Exceeding your forecast by a significant amount is a less painful way to miss your number, but it can also cause problems - manufacturing backlogs, delayed orders, customer experience problems in support, and a rush to hire new employees, for example.
However, hitting the forecast number means these investments pay off and build confidence for investments driven by future forecasts. By delivering accurate forecasts, sales establishes itself as a source of intelligence for the entire business, building its stature and positioning sales as an ally rather than an adversary to the other departments in the business.
If you look at nearly every public company annual report from the last half-decade, you’re likely to see the phrase “customer experience” (or CX) on the very first page. CX has been seen as a key differentiator for a while. Back in 2014, a Gartner study found that 89 percent of companies expected to compete mostly on the basis of CX within two years. Then, in 2016, a Frost & Sullivan study indicated that by 2020 CX would overtake price and product as a key brand differentiator.
This emphasis on CX has made customer support and service more important than ever. Today when a customer calls a business it’s likely that action represents a make-or-break moment in their relationship.
How does the sales forecast impact this? By forecasting a number, sales is providing the company with a quantified expectation of growth. In support, in order to maintain CX at optimal levels, that likely means an increase in headcount and resources to handle customer inquiries on the phone, over email, via instant messaging or through social media. An increase in headcount means expenses for training and, potentially, an expansion of the contact center. It could also increase the need to focus on agent attrition, a long-standing problem in support.
Miss your number and the contact center’s planning may be for naught. Traditionally cost-sensitive, customer support may be forced to let new hires go, erasing its investments and damaging morale. Soar past your forecast, and the contact center may be caught flat-footed and see its KPIs (including handle time, first-call resolution, and customer satisfaction scores) drop as a result.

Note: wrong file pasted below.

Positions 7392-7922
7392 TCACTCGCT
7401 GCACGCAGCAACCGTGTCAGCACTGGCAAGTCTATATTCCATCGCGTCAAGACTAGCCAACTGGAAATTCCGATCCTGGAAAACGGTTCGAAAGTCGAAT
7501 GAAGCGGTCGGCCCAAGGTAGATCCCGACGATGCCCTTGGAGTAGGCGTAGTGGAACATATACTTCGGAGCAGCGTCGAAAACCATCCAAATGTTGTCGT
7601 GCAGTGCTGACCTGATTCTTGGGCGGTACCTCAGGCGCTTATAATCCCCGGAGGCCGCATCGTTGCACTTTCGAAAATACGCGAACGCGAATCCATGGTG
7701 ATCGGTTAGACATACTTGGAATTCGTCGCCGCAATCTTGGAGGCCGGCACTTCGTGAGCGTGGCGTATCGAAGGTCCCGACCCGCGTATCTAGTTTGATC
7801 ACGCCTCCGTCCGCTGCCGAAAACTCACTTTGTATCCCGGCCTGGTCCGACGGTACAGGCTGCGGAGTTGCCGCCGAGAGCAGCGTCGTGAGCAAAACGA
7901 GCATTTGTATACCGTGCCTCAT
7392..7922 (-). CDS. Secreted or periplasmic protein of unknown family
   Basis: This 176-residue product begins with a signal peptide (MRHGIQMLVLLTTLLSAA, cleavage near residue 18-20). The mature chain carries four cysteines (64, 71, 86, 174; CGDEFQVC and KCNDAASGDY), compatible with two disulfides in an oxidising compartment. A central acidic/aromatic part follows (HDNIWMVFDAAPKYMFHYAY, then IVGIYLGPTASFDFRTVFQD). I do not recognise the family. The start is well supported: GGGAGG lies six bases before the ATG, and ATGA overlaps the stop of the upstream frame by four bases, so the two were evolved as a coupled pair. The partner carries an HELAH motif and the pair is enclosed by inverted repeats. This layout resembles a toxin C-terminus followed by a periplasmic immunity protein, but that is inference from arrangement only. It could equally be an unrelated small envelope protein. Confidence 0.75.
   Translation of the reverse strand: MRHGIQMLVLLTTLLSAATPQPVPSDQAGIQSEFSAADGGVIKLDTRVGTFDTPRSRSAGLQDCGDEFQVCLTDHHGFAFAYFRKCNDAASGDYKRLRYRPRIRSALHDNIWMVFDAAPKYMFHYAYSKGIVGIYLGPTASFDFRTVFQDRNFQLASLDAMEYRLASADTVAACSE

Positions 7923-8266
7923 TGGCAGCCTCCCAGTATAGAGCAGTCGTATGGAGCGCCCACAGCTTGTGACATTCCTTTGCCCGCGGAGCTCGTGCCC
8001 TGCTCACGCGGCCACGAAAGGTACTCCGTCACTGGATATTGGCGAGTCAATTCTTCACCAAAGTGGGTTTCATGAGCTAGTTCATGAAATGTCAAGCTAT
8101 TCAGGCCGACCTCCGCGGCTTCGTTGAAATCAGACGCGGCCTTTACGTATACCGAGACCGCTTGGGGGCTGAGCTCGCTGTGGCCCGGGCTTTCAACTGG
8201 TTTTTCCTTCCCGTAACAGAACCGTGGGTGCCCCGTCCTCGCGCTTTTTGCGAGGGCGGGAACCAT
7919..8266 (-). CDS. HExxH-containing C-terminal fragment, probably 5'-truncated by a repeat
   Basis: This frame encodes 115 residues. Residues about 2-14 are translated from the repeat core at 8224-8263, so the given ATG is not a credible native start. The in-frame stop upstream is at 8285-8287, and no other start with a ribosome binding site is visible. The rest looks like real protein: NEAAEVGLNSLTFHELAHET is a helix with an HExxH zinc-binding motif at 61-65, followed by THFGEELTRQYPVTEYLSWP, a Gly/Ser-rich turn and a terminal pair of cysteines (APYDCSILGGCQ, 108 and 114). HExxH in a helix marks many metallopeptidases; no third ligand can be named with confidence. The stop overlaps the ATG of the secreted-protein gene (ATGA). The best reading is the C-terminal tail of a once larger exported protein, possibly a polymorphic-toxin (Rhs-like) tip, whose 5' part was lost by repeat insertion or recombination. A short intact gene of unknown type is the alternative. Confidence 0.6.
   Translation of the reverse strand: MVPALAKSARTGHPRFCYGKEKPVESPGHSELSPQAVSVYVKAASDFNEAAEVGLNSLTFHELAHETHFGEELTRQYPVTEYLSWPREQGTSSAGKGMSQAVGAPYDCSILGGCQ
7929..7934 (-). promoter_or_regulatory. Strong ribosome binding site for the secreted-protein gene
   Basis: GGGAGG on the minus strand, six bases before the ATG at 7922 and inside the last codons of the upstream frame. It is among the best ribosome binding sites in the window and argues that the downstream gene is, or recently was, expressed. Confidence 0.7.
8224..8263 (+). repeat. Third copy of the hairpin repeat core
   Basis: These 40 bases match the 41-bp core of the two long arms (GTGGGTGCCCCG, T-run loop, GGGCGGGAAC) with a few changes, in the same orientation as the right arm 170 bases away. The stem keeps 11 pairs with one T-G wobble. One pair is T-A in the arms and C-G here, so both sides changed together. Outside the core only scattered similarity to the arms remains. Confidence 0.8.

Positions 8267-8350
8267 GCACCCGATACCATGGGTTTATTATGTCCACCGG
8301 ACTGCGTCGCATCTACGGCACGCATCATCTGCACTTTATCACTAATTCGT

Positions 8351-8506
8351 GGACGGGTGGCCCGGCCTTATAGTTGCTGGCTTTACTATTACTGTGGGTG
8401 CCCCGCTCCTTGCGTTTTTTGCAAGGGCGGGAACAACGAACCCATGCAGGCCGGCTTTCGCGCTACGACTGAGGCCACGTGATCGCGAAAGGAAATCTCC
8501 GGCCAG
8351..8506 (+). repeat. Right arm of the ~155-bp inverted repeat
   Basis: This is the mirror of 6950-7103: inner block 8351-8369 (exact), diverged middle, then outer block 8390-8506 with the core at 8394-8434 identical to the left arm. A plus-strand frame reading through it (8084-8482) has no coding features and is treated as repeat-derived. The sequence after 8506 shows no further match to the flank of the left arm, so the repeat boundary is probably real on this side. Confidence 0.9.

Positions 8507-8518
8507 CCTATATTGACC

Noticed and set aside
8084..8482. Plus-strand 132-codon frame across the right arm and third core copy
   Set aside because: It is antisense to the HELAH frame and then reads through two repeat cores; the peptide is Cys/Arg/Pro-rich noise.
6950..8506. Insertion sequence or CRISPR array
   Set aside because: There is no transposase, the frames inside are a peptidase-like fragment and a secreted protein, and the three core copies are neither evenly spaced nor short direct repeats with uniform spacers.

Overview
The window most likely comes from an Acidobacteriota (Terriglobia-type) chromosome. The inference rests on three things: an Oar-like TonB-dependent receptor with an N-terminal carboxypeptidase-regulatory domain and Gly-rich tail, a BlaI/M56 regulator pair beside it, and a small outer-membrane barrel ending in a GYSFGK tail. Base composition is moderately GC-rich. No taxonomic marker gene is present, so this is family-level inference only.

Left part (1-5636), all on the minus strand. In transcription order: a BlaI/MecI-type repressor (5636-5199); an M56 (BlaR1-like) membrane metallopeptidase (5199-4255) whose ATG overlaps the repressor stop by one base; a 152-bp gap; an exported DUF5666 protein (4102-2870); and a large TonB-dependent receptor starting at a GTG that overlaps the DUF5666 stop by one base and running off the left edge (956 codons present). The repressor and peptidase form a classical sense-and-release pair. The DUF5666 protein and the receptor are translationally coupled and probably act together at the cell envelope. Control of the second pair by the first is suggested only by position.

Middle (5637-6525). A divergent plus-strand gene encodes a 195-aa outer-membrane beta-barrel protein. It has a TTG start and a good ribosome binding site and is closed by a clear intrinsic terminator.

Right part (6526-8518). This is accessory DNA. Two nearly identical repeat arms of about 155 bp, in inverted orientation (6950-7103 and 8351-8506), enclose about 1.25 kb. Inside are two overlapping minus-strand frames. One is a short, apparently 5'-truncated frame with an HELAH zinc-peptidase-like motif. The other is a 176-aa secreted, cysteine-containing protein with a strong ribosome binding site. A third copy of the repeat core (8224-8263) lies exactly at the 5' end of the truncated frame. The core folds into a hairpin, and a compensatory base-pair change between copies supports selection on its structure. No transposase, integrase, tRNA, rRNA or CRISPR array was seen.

Delivering predictability to your support or service organization allows them to grow at the right time, utilize budget efficiently, and maintain or even improve CX. And sales will have played an important role in helping support hit its marks.
Your finance department thrives on predictability. A forecast sets the stage for their quarter and gives them the reasons they need to justify expenses, sign off on adjustments to departmental budgets, and fix the timetable for other business investments.
When you miss your forecast, finance gets the odious task of signaling that hard decisions need to be made. Other departments have to act in response. Forcing finance to be the bearer of bad news and the assassin of business dreams (“No new software! No new headcount! No expanded office!”) does not enhance finance’s position in the company. It’s not likely to enhance the relationship between finance and sales, either. No one wants to look like a villain within their company, and when you chronically fail to project a correct sales number, you’re putting your finance organization into that position.
When you deliver an accurate forecast, however, the plans of the business can progress and finance no longer has to be the bad guy. Finance can do its job in relative anonymity, cash flow becomes predictable, and sales and finance can function with less conflict and anxiety.